15. They then proceeded to consider points (v), (vi) and (vii), and held, as a result of an examination of certain authorities, that no assessment would be an assessment by the officer 'to the best of his judgment' within the meaning of Section 23(4), unless (1) a local inquiry to ascertain the income for the previous year of the proposed assessee was first held, and (2) the Officer placed 'on the record a note of the details and results of his inquiry.' They held that the present assessment rested merely on the caprice of the officer and was not made 'to the best of his judgment' within the meaning of Section 23(4). They answered point (v) in the negative, point (vi) in the affirmative, and point (vii) in the negative.
16. Their Lordships find themselves in disagreement with this decision except in so far as it answered points (i) and (iv) in the affirmative, and decided that the officer was, in the events which had happened, entitled to proceed to make an ex parte assessment under Section 23(4). If the assessment in this case was made by the officer to the best of his judgment, it must stand unless the assessee succeeded in satisfying the officer that he had not a reasonable opportunity to comply, or was prevented by sufficient cause from complying, with the terms of the notice under Section 22(4) requiring him to produce, or cause to be produced, his accounts for three years. This he failed to do, and upon the undisputed and indisputable facts of the case he necessarily so failed. His application under Section 27 for cancellation of the assessment was doomed to failure, and his appeal to the Assistant Commissioner under Section 30 was equally incapable of success. There the matter should have ended, unless the Commissioner chose to proceed under Section 33. The questions involved were purely questions of fact, indeed, one might say of self-evident fact, and no reference in regard thereto should have been made under Section 66(2). No question of law was involved; nor is it possible to turn a mere question of fact into a question of law by asking whether, as a matter of law, the officer came to a correct conclusion upon a matter of fact. The Judicial Commissioners have treated the matter as a wrongful exercise of a judicial discretion, the foundation for the allegation of wrongful conduct being the facts that (1) no previous intimation had been given of the intention of the officer to refuse a further adjournment on October 19, 1931, which they characterised as a failure to observe an elementary rule; and (2) that the respondent had shown sufficient cause for not complying with the notice under Section 23(2).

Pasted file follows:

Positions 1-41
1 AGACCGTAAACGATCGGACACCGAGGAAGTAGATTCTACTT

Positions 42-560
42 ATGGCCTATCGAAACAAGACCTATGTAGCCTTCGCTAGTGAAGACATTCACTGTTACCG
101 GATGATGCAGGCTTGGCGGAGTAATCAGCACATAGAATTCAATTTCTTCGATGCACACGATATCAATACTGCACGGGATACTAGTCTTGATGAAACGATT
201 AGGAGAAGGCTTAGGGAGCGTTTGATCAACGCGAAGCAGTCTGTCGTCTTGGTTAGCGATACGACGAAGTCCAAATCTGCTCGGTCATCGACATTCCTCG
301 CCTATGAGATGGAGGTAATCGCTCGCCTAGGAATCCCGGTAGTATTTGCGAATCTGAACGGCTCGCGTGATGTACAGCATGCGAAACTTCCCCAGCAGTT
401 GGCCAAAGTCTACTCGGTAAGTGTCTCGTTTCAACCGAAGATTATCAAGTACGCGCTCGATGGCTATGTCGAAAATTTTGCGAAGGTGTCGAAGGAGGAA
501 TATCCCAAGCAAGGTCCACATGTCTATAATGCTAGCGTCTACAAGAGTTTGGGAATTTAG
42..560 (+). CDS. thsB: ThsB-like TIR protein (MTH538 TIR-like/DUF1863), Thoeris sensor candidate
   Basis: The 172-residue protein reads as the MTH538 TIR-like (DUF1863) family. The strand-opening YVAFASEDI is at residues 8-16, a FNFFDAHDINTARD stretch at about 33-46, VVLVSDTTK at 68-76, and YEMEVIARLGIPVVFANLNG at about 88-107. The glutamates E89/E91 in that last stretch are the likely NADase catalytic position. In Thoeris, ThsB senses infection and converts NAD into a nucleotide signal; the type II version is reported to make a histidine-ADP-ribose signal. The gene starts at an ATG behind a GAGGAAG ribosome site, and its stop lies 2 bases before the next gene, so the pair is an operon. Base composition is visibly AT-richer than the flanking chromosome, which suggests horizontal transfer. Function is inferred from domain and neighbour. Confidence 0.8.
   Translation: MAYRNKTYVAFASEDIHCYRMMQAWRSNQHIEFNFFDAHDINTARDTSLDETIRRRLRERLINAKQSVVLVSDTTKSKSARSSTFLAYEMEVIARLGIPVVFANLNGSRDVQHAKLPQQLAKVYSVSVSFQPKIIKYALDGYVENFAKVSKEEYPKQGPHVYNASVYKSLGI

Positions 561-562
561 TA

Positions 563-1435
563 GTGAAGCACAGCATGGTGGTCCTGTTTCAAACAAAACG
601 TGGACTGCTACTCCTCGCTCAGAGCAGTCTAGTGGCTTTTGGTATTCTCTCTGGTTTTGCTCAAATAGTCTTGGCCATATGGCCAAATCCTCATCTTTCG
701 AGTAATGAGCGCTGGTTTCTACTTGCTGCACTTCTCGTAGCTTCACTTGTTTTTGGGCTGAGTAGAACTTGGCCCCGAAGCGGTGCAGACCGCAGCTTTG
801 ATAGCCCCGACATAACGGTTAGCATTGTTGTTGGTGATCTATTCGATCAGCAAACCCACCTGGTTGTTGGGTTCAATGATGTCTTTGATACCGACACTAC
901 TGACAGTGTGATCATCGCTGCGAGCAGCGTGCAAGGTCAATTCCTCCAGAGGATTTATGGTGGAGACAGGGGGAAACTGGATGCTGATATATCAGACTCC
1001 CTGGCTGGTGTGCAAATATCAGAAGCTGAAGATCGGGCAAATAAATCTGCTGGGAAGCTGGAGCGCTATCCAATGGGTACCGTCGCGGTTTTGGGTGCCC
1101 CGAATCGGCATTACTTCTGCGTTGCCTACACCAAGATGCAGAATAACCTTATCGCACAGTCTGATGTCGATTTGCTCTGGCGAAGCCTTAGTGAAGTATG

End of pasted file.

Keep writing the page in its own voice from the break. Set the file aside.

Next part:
17. Their Lordships are unable to appreciate this reasoning. This does not Lord appear to be a case of exercising a discretion. Under Section 23(4), the fact of failure to comply with the notice under Section 22(4) made it compulsory on the officer to make an assessment; and, under Section 27, unless the officer is satisfied (and he was not, nor on the facts of this case, could he have been) that the respondent had not a reasonable opportunity to comply, or was prevented by sufficient cause from complying, with that notice, the assessment must stand. That he had sufficient cause for not complying with another notice is irrelevant. And their Lordships are unaware of any rule by which the officer was bound or ought to announce beforehand how he proposed to deal with an application for an adjournment. The respondent had already obtained one adjournment from September 14, 1931, until October 19, 1931. It was his duty, if he desired a further adjournment, to apply at a date sufficiently early to enable him, in the case of a refusal, to be prepared to proceed on the appointed day. In fact the respondent delayed his application for a further adjournment until the very day appointed for compliance with the order. Even if this could be said to be a case of exercising a judicial discretion, their Lordships can see no ground on the facts of this case for suggesting that it was wrongfully exercised.
18. There remains for consideration the point whether the assessment can be attacked on the ground that it was not made by the officer to the best of his judgment within the meaning of Section 27. The Judicial Commissioners have laid down two rules which impose upon the officer the duty of (i) conducting some kind of local inquiry before making the assessment under Section 23(4) and (ii) recording a note of the details and results of such inquiry.
19. Their Lordships find it impossible to extract these requirements from the language of the Act, which, after all, is, in such matters, the primary and safest guide. The officer is to make an assessment to the best of his judgment against a person who is in default as regards supplying information. He must not act dishonestly, or vindictively or capriciously, because he must exercise judgment in the matter. He must make what he honestly believes to be a fair estimate of the proper figure of assessment, and for this purpose he must, their Lordships think, be able to take into consideration local1 knowledge and repute in regard to the assessee's circumstances, and his own knowledge of previous returns by and assessments of the assessee, and all other matters which he thinks will assist him in arriving at a fair and proper estimate, and though there must necessarily be guess-work in the matter, it must be honest guess-work. In that sense, too, the assessment must be to some extent arbitrary. Their Lordships think that the section places the officer in the position of a person whose decision as to amount is final and subject to no appeal; but whose decision, if it can be shown to have been arrived at without an honest exercise of judgment, may be revised or reviewed by the Commissioner under the powers conferred upon that of official by Section 33.